Destigmatising maternal mental health issues

maternal mental healthMore than 1 in 10 women in the UK develop a mental illness during pregnancy or within their first year after having a baby.  Many more are left struggling, undiagnosed and untreated.  According to the Maternal Mental Health Alliance, 7 out of 10 women who are struggling will hide or downplay the severity of the struggles they are experiencing .

Examples of common perinatal or maternal mental health conditions include:

  • antenatal depression,
  • postnatal depression,
  • anxiety,
  • perinatal obsessive compulsive disorder,
  • postpartum psychosis and
  • post-traumatic stress disorder (PTSD).

The personal experience of these conditions will vary from mother to mother, and the levels of support the mother has make a big impact on how well they manage their symptoms. During pregnancy and after is a time of excitement, but also for many a time where fears and doubts start to creep in.  Combine this with broken sleep leading to crippling tiredness, hormonal changes, and trying to adapt to a completely different routine and it’s no wonder that many women struggle.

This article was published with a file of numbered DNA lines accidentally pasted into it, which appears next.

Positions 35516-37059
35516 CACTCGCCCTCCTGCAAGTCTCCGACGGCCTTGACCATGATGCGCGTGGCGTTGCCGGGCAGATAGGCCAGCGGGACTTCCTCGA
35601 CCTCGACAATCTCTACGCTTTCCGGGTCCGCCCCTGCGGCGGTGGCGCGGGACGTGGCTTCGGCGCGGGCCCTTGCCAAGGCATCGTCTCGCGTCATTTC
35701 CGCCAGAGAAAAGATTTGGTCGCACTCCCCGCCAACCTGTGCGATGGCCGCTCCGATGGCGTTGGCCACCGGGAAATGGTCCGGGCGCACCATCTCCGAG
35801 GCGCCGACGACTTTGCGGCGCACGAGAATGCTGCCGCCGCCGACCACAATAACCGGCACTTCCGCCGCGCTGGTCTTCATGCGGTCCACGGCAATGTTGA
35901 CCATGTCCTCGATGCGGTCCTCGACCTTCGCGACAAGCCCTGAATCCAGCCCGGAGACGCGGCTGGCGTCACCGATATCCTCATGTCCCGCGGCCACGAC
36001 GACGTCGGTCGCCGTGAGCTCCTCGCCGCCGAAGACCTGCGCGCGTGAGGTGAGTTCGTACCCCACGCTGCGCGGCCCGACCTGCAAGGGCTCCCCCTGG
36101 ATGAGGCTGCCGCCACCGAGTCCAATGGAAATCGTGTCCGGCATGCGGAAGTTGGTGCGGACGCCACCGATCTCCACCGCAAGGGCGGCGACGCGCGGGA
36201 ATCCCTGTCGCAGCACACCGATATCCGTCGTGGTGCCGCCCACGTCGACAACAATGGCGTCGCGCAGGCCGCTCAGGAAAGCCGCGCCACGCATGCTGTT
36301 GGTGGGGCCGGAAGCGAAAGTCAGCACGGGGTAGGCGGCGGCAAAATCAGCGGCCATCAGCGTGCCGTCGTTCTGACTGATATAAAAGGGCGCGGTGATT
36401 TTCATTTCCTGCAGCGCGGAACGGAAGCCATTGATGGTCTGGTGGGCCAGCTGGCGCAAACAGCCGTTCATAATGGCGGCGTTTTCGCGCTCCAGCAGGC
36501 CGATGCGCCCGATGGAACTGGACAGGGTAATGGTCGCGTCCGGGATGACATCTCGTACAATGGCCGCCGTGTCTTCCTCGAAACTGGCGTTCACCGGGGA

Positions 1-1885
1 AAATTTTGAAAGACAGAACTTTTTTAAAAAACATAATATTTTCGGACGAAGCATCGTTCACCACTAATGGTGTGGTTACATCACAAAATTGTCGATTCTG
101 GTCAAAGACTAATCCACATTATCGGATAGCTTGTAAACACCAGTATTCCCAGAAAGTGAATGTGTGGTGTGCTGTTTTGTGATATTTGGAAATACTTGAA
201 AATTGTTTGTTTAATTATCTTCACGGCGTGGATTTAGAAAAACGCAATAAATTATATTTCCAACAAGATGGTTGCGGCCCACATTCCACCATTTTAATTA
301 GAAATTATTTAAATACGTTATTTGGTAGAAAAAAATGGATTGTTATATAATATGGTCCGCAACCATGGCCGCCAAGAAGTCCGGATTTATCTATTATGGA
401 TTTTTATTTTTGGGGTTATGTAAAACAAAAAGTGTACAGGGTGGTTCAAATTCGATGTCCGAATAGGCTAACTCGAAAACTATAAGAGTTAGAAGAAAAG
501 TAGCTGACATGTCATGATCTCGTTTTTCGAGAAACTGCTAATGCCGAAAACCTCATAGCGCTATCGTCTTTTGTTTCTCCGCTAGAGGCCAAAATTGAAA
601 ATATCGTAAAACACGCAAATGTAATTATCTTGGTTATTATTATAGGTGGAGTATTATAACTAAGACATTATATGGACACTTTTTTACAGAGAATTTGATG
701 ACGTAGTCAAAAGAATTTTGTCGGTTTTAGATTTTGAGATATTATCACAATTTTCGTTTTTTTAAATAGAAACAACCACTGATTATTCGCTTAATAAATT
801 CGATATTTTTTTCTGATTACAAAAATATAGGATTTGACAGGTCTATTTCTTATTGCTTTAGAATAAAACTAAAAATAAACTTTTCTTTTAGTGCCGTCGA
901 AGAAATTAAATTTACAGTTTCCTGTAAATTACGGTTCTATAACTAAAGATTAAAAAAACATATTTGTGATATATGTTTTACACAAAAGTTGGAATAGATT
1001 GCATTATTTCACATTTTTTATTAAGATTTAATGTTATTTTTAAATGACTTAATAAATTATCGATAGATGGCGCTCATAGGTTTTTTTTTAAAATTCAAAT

The COVID-19 pandemic understandably adds further stress and may cause anxiety in some people. In many countries the way maternal health is managed has changed radically over the last few months, with pregnant woman no longer receiving in person or face to face care. Emerging evidence that a rare inflammatory illness linked to Covid19 is occurring in babies and small children is also causing anxiety levels to skyrocket for some parents.

The National Council for Hypnotherapy (NCH) supports women who are having issues with their mental health.  As scientific evidence mounts that hypnotherapy helps mothers feel in control to give birth calmly, more midwives in the UK are training as hypnotherapists. There’s also increasing evidence that hypnobirthing and teaching expectant mothers self-hypnosis techniques can improve antenatal mental health outcomes for both parents and the child.

Partners who are involved with the hypnobirthing training also report feeling significantly more relaxed and confident about becoming a parent and the NCH provides research that babies born to mums who have practiced hypnosis and deep relaxation techniques during labour may also be calmer, sleep better and feed better.

The National Council for Hypnotherapy has almost 1,800 clinical hypnotherapists across the UK who can teach these skills along with hypnobirthing in a confidential, encouraging and non-judgemental way.

To find a suitable NCH therapist near you, simply click here.